When we talk about finance and the finance world, there are two important concepts: investment and investor. However, both concepts are interdependent and interlinked because investing is the activity and that is carried out by the investor. Almost all of us as individuals and all economic organizations and even NGOs can be loosely called investors. This is because we all invest at some point, perhaps regularly, from our savings or funds accumulated. However, almost every investor has a different preference for investing. In other words, all investors have their own investment channels, and all investors do not invest in similar types of instruments/assets. There are a few important factors that influence investor decisions at each stage. And that is why the investors differ in their investment preferences.
When we say that not everyone makes the same kind of investment, it means that there are different types of investors. Although all investors want a return, they have different preferences for investing. For instance, some may prefer to invest in equities, while others choose debt instruments. They do so because each investor is different, and therefore they have different approaches and different investment requirements. The mindset here could mean their appetite for risk or their financial objectives.
Every investor needs to know the various factors that should guide their investment plan and decisions. Knowing these factors well would help them make better decisions and plan their investments correctly according to their ideology and requirements.
Four (4) Factors Influencing Investor Preference
Let’s take a look at some of the most important factors influencing investors’ preferences:
As we all know, every investment carries a certain risk, which is negligible to high. Therefore, this is the most important factor influencing investors’ decisions. As already mentioned, different investors have different risk appetites. Some investors are risk-averse, while others like to take the risk, which can be moderate or aggressive. Risk-averse usually opt for safe investment options such as gold and fixed income securities. Or they may put their money in the bank or buy a property. On the other hand, those who take risks can put their money into stocks, futures, and other instruments.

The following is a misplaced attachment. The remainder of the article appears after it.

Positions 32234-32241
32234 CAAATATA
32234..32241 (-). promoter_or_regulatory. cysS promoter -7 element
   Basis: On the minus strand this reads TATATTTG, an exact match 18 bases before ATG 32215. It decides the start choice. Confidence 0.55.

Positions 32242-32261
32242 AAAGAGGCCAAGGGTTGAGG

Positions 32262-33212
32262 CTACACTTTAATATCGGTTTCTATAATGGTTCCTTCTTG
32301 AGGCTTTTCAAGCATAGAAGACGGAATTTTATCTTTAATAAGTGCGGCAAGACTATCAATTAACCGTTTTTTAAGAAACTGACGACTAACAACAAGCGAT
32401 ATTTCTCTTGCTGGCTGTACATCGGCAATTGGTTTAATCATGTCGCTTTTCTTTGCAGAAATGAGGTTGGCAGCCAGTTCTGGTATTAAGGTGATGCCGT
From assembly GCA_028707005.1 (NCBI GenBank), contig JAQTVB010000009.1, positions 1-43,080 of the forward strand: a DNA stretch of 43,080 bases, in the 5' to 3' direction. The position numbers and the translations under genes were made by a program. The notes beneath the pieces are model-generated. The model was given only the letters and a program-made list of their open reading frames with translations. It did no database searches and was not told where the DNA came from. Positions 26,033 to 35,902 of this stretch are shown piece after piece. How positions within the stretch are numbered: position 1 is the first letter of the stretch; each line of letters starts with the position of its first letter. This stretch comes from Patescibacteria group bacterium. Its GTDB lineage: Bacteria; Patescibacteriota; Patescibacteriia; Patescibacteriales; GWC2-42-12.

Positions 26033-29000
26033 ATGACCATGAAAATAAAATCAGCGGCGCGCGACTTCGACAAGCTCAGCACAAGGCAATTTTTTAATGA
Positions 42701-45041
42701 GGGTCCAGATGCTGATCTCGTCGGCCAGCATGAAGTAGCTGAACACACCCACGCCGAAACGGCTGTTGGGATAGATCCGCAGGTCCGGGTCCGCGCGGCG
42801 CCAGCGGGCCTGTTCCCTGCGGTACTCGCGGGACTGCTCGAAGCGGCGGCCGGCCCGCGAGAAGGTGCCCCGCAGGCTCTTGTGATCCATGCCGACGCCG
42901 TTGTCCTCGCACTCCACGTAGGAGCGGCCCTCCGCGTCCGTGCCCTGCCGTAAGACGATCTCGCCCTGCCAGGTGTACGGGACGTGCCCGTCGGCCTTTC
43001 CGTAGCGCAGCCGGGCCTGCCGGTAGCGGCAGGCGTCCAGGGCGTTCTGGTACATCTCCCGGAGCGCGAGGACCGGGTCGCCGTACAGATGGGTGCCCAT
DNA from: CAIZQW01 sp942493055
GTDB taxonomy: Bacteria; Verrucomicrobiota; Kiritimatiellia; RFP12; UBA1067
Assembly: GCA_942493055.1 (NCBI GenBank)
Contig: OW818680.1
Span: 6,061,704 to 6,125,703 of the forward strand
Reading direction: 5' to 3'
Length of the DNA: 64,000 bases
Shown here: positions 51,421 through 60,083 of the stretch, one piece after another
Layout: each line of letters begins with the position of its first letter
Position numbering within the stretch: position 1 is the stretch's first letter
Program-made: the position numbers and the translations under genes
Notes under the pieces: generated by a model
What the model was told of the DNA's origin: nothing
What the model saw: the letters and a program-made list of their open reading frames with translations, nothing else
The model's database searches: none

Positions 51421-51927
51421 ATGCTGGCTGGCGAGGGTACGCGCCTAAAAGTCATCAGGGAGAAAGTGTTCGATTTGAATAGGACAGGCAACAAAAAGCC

One point is that we cannot classify every investor as risk pro or risk-averse. An investor can be both, but their preference for risk would be different. So, for example, an investor would be okay with 20% risk, while another might prefer 70% risk.
Earning a return is another primary objective of investment. However, not all investments would yield the same return. Generally, the investments that generate higher returns are also riskier, and the investments that offer lower returns are less risky. For instance, bonds provide a fixed return but are less risky than stocks with much higher potential returns.
We all need to recognize that return and risk are interdependent and that there is a close relationship between the two. And investors need to compromise on one aspect to get the better of another. If, for example, an investor wants more return, he should also take more risk, and if an investor does not want to take too much risk, he must compromise on the return he expects.